Last week’s announcement that Paul Dacre is to stand down as editor of the Daily Mail after 26 years at the helm of the UK’s second most widely read paid-for newspaper was quite a landmark.
Dacre is hardly a household name, having deliberately kept a low profile. He even declined to speak to the media in the wake of then Labour leader Ed Miliband’s furious reaction to the Mail’s 2013 description of his father, the late London School of Economics academic Ralph Miliband, as “the man who hated Britain”.
Nevertheless, every politician knows and fears Dacre every bit as much as they know and fear Rupert Murdoch. Eyebrows were raised in November when, just hours after sacking a Brexit-supporting minister amid high political drama, Theresa May attended a party to celebrate the 25th anniversary of Dacre’s reign.
The close relationship between May and the Mail revolves around immigration policy. The newspaper’s hostility to immigration is steadfast, and integral to its support for Brexit. It is also plausible to speculate that the ability of a post-Brexit UK to limit immigration from the European Union is what reconciles May to a policy that she opposed on economic grounds – and explains her insistence on a hard Brexit, rather than a softer exit that would require the UK to continue to permit free movement.
During her time as home secretary, May stuck doggedly to her target of reducing immigration to the “tens of thousands”. And, even in the face of fierce opposition within her own party, she has refused to remove students from immigration figures – apparently on account of her belief, since debunked, that many overstay their visas.
In 2013, May unveiled plans to create a “hostile environment” for illegal immigrants. It has since become abundantly clear that the hostility extends to legal immigrants, too. Most notorious has been the Home Office’s treatment of the so-called Windrush generation of West Indian immigrants, but it has also applied to academics from outside the EU (and sometimes even from within the EU). Times Higher Education has run a string of stories about overseas academics who have been mistreated by a department apparently hell-bent on finding any excuse to deport them. Most recent was the case of an Oxford scholar who had to leave because she could not get a visa for her baby.
While there may have been no immediate exodus of EU academics following the Brexit vote, subjection to such hostility post-Brexit may well see that change. And even if the numbers who take the difficult decision to uproot their lives and leave do not skyrocket, the number of overseas academics who take the much easier decision not to come to the UK in the first place surely will, as the country’s reputation as a welcoming place to live is shredded.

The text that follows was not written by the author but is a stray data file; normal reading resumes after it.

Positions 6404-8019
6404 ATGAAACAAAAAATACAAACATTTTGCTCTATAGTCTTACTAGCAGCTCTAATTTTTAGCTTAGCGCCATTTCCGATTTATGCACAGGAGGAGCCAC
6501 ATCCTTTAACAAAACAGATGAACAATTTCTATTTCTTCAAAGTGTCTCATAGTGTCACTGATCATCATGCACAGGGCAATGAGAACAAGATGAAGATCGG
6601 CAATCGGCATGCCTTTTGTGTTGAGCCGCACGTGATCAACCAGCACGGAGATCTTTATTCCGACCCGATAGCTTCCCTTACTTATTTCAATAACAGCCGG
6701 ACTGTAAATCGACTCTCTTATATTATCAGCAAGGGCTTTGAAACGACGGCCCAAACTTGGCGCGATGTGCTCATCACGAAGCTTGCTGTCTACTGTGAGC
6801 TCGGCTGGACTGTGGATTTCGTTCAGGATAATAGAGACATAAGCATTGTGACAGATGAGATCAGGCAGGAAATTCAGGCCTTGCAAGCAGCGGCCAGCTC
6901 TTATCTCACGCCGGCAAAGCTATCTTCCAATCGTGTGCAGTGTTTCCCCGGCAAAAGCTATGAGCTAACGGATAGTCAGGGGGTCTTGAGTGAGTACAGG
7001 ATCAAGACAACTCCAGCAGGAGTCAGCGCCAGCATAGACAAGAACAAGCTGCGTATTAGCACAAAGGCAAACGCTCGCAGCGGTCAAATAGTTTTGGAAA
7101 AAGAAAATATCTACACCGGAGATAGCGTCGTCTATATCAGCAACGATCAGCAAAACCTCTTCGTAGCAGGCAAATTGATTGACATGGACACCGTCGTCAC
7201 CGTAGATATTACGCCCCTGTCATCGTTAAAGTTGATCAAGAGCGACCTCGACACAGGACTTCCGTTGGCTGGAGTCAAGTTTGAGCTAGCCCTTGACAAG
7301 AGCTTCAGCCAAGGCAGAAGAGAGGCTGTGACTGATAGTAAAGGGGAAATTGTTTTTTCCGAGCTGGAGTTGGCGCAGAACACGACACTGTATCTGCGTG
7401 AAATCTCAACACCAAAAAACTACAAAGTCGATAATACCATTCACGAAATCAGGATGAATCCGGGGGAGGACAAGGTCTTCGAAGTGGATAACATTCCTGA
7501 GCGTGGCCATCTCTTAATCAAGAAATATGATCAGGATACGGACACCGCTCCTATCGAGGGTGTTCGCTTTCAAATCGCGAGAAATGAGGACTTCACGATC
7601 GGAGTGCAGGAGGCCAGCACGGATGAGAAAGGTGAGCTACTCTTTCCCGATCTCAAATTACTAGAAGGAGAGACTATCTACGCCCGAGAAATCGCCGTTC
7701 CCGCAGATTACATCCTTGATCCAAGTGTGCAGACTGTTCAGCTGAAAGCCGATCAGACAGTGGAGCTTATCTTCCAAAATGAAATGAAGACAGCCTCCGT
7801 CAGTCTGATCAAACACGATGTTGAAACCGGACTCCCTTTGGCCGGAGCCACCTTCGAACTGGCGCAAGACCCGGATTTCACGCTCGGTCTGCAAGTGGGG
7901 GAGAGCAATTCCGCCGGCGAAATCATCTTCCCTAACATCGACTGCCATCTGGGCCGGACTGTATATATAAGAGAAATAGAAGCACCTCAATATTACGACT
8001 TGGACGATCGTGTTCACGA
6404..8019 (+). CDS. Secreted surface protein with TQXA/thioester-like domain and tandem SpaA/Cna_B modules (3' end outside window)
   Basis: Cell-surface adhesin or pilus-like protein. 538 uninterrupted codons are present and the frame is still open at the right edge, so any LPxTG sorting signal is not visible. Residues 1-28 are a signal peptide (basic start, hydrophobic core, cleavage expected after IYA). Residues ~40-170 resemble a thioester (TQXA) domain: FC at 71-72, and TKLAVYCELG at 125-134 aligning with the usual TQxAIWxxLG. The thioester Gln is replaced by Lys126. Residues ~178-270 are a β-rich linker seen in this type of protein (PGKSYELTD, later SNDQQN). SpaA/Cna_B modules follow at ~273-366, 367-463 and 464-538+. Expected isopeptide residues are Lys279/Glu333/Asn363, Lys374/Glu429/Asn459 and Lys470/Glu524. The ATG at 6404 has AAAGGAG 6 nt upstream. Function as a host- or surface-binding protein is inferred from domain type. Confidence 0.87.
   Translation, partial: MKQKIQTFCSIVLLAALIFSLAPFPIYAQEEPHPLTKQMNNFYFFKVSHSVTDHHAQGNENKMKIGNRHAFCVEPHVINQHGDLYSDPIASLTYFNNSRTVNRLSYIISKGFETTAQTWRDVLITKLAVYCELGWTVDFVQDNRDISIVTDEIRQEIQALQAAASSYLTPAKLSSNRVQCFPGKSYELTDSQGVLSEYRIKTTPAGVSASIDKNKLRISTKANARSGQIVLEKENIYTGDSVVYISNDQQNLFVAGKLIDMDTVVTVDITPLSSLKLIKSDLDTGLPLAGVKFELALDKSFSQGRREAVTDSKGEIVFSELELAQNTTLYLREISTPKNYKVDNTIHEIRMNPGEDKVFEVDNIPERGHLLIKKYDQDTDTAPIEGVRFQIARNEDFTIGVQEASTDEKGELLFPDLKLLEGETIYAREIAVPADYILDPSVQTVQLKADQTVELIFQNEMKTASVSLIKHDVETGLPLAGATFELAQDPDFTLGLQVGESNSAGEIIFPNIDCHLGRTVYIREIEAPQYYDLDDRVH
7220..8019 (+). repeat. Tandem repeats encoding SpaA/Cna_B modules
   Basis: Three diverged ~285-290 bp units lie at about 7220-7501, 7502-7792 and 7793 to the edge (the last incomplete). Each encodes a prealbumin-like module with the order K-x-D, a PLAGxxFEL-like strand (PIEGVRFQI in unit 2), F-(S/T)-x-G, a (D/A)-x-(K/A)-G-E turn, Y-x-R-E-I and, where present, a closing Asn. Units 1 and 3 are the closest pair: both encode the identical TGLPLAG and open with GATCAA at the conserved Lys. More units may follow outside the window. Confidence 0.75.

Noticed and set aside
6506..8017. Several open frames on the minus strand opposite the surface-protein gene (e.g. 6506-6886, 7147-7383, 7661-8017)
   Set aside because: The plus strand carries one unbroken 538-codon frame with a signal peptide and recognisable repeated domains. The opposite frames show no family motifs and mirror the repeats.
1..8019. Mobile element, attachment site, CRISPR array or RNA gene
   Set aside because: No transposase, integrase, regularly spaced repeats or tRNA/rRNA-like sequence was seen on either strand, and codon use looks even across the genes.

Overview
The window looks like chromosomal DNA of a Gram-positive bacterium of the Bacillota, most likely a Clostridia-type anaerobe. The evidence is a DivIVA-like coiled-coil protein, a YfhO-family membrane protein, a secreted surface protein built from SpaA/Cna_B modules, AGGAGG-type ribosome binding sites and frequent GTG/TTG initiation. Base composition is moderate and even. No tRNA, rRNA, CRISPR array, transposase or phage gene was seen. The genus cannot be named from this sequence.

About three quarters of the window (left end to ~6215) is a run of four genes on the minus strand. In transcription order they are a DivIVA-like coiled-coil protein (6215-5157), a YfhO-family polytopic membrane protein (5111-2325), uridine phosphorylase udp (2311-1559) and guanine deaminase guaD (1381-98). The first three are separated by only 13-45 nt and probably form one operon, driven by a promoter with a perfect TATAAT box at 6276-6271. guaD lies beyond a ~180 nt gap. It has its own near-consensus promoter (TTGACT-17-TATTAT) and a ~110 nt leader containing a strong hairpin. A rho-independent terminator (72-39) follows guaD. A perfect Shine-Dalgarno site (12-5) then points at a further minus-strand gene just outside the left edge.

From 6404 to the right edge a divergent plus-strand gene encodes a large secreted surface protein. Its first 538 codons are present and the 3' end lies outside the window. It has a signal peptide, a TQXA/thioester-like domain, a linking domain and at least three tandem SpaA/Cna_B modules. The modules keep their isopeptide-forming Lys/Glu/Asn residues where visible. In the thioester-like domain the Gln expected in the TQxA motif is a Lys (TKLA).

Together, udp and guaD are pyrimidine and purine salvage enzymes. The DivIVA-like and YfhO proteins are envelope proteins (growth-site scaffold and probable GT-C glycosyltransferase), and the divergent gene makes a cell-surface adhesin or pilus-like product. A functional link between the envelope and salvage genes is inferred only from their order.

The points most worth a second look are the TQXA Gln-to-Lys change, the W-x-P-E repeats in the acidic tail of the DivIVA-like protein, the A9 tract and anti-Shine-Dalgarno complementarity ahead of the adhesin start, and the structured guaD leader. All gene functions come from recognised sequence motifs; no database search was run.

Anecdotally, UK universities are already finding it hard to attract good job candidates from the EU, as well as from further afield. Even when they succeed, securing visas is extremely difficult. Quite apart from the damage that this is doing to universities and the country, the sheer waste of resources involved in such recruitment processes is a crying shame.
There are some signs of change. Nudged by the Windrush scandal (of which even the Mail expressed disapproval) and a critical shortage of doctors and nurses, new home secretary Sajid Javid has said that he wants his department to adopt a “fairer, more compassionate” immigration system. And setting out her plans for UK science post-Brexit last month, May herself said: “Today, over half of the UK’s resident researcher population were born overseas. When we leave the EU, I will ensure that does not change.”
If this is sincere, a lot needs to change at the Home Office; perhaps Dacre’s replacement by remain-supporting Geordie Greig will make implementing those changes less politically scary for Javid.
In the meantime, universities need to do everything that they can to limit the damage. Warm words are all very well but following up with concrete measures such as covering increasingly excessive visa costs for both academics and their families would be better.
Universities also need to be careful not to overinterpret their legal obligations around monitoring overseas academics and students on the Home Office’s behalf. Last week, THE ran a disturbing story about the onerous requirements that some universities have imposed on overseas staff to provide a running commentary on their whereabouts. As one academic said: “I feel like I am not trusted…that I’m assumed [to be] a criminal…[that] I don’t really want to be here [any more]”.
Compare this with the stance some US universities took over Donald Trump’s threat to deport the children of illegal immigrants, declaring themselves “sanctuary campuses” that would comply only minimally with the law in this area.
UK institutions’ fears of having their licences to sponsor international students’ visas rescinded are very understandable given their dependence on overseas fees. But the extent to which such extreme monitoring is necessary is disputed. Where doubt exists, institutions should give the benefit of it to academics who are already feeling badly bruised by the xenophobic turn that the UK has taken.